Once upon a time, long, long ago I took a class in behavioral psychology, or maybe it was human sexuality, where I learned that we either consciously repeat or do not repeat behaviors based on the memories we form during the behaviors. If we touch something hot, we get burned. That sensation creates a negative memory, and we are unlikely to purposely repeat the behavior. But, when we remember an experience as positive, it is highly likely that we will try to reenact the experience to recreate the same pleasurable response. Sometimes these good feelings get taken too far.
The phrase “emotional eating,” is based on the idea that our eating patterns are driven by memories. Without realizing it, we make a connection between food and feelings. The act of eating food tends to be emotional, or habitual, and rarely do we eat because we are actually hungry. It is the pleasurable sensation created via chemical responses in our brain when we eat that drives our behavior.
Within the field of food science it is widely known that (in the most general terms) the processed foods you are eating are engineered to be addictive so that you repeat the behavior of purchasing the product. Sugar, for example, is added (in one form or another) to everything in nearly everything we eat. This is not by accident. Sugar is addictive. When we eat products that contain sugar, the pleasure centers in our brain light up like a Christmas tree. The downside for us, and the upside for the food industry, is that over time the same amount of sugar that once made our brains glow doesn’t create the same illumination, and it begins to take more and more sugar to attain that same original sensation.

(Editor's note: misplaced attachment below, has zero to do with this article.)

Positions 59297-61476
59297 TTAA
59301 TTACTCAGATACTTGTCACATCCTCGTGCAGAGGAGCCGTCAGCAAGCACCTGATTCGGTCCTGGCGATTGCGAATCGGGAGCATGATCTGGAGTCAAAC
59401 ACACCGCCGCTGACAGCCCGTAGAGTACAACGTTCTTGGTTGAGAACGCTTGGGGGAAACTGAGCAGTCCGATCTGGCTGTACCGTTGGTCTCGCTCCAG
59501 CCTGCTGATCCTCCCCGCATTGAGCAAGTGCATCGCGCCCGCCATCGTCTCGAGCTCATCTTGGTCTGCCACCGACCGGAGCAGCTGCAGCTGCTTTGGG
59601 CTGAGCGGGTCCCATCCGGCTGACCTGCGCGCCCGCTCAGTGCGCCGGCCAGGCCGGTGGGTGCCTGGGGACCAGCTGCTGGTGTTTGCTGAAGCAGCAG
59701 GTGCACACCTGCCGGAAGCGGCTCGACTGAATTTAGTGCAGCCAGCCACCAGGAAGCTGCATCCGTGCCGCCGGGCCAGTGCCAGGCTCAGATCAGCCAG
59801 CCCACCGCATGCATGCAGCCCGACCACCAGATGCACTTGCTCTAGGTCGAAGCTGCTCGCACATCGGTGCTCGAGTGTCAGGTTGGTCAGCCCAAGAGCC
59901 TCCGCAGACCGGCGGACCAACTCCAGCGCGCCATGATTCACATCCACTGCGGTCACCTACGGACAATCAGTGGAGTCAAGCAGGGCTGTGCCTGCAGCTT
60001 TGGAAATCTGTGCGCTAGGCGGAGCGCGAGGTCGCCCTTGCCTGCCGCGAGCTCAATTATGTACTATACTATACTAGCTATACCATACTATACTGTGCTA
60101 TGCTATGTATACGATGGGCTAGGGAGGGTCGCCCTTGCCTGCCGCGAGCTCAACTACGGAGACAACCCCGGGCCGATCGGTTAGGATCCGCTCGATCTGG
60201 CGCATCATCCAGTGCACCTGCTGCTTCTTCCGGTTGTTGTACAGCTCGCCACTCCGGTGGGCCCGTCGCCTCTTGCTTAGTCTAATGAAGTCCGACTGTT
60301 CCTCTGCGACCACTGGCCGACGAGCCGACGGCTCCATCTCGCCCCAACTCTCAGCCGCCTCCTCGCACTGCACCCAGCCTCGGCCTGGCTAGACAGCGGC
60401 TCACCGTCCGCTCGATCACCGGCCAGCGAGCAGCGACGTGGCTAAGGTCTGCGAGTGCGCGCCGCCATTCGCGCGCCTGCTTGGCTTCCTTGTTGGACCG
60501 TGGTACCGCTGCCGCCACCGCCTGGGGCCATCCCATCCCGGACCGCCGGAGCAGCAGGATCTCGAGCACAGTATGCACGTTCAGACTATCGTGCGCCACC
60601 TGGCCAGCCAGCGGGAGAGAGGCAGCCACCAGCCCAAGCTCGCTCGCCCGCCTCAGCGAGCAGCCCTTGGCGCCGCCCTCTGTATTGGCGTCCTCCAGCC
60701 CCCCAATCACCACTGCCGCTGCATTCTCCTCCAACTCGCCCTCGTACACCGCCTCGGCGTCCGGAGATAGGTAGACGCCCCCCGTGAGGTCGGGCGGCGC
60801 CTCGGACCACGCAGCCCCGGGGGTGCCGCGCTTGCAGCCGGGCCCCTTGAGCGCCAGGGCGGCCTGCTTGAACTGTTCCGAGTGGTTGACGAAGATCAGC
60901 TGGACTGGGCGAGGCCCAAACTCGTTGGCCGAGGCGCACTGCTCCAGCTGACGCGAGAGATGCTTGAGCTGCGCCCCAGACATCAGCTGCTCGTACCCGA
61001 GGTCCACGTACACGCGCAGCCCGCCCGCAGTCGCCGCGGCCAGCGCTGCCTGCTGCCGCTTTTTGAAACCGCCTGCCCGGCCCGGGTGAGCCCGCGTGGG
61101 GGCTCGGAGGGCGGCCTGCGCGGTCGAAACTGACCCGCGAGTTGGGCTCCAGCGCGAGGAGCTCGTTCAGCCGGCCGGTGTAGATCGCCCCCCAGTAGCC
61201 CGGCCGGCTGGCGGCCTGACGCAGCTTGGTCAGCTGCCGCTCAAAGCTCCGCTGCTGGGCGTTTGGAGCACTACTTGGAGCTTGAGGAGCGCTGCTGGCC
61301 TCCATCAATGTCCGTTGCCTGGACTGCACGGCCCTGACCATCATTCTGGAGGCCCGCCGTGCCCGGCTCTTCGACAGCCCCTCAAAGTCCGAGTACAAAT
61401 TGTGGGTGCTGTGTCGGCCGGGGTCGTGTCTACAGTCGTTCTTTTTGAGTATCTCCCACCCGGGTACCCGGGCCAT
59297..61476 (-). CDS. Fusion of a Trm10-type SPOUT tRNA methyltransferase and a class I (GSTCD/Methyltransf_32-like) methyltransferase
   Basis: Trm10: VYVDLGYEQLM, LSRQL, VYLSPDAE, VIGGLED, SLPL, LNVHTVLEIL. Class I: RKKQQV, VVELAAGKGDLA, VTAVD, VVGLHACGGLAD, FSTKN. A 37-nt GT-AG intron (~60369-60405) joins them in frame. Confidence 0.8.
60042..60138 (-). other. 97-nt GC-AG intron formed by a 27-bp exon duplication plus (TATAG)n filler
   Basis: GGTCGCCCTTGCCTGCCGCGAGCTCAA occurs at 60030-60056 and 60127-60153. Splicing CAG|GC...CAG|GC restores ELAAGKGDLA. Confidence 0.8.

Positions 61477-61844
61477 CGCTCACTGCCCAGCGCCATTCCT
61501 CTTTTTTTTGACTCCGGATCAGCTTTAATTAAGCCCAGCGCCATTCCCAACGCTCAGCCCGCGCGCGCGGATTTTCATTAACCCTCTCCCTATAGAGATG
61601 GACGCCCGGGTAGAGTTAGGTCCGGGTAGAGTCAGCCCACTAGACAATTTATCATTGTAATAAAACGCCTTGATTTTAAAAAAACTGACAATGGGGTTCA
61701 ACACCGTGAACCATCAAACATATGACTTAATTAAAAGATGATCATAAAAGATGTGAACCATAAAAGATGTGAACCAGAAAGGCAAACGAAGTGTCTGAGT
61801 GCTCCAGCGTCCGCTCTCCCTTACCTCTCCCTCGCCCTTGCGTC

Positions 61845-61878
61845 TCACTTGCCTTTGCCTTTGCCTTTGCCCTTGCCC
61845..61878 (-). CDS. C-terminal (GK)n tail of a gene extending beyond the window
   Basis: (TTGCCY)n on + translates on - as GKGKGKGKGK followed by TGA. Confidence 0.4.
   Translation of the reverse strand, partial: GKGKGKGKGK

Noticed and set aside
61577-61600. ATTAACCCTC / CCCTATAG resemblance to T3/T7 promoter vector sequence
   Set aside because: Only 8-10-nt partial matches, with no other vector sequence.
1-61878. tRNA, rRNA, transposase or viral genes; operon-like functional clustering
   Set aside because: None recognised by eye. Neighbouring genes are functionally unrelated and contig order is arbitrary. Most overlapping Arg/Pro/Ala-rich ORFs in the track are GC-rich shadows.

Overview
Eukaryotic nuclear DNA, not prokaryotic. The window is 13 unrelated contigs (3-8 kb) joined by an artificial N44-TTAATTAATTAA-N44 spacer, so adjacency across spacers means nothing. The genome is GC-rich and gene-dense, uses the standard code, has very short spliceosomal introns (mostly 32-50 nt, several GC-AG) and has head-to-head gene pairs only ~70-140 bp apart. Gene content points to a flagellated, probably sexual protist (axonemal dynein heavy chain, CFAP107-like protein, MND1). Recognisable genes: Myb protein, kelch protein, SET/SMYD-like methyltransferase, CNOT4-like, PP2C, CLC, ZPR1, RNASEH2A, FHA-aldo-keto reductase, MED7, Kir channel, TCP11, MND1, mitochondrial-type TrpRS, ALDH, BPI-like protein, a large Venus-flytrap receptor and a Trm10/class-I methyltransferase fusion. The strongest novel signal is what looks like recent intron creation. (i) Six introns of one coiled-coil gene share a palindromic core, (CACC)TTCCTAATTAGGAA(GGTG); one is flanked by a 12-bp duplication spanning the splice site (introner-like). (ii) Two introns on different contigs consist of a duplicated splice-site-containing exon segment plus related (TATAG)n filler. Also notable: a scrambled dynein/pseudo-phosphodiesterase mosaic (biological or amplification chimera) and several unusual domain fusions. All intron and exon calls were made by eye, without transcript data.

So, because sugar makes our brains happy, it creates the pattern of behavior where we keep going back for more. The problem now becomes that at the same time we are achieving these amazing sugar induced sensations we also experiencing sugar crashes, weight and other health related issues tend to arise, and over time, we may possibly fall victim to self-image and self-esteem issues based on our inability to “beat the bulge.”
We know that eating too much or making poor food choices leaves us feeling bad. So why do we repeat the pattern of behavior? Why do the negative feelings we have after our food related binges not override the drive to binge in the first place? Maybe the issue for some people is not the quantity of food, but the quality of their food choices. I have never thought to myself that I regret choosing a healthy meal over an unhealthy meal, but I have regretted overindulging on a number of occasions.
I do not I have the neuroscientific answer to why the lasting memory of one behavior outweighs the memory of the other. However, I do think it has a lot to do with immediate gratification, and, I do think that is something to keep in mind when we are making our dietary choices. When preparing (and I use that term very loosely) your next meal, take a moment to think about this: “Even though this food tastes really great, and my brain just loves how it feels when I eat it, will I feel just as good afterwards, or will I regret my choice for some reason?”
I believe that if we are able to step back for a moment and weigh the immediate versus the long term outcome of our food choices and our eating behaviors, then we will be able to break the cycles that we have created for ourselves, and this will be how we finally “beat the bulge.”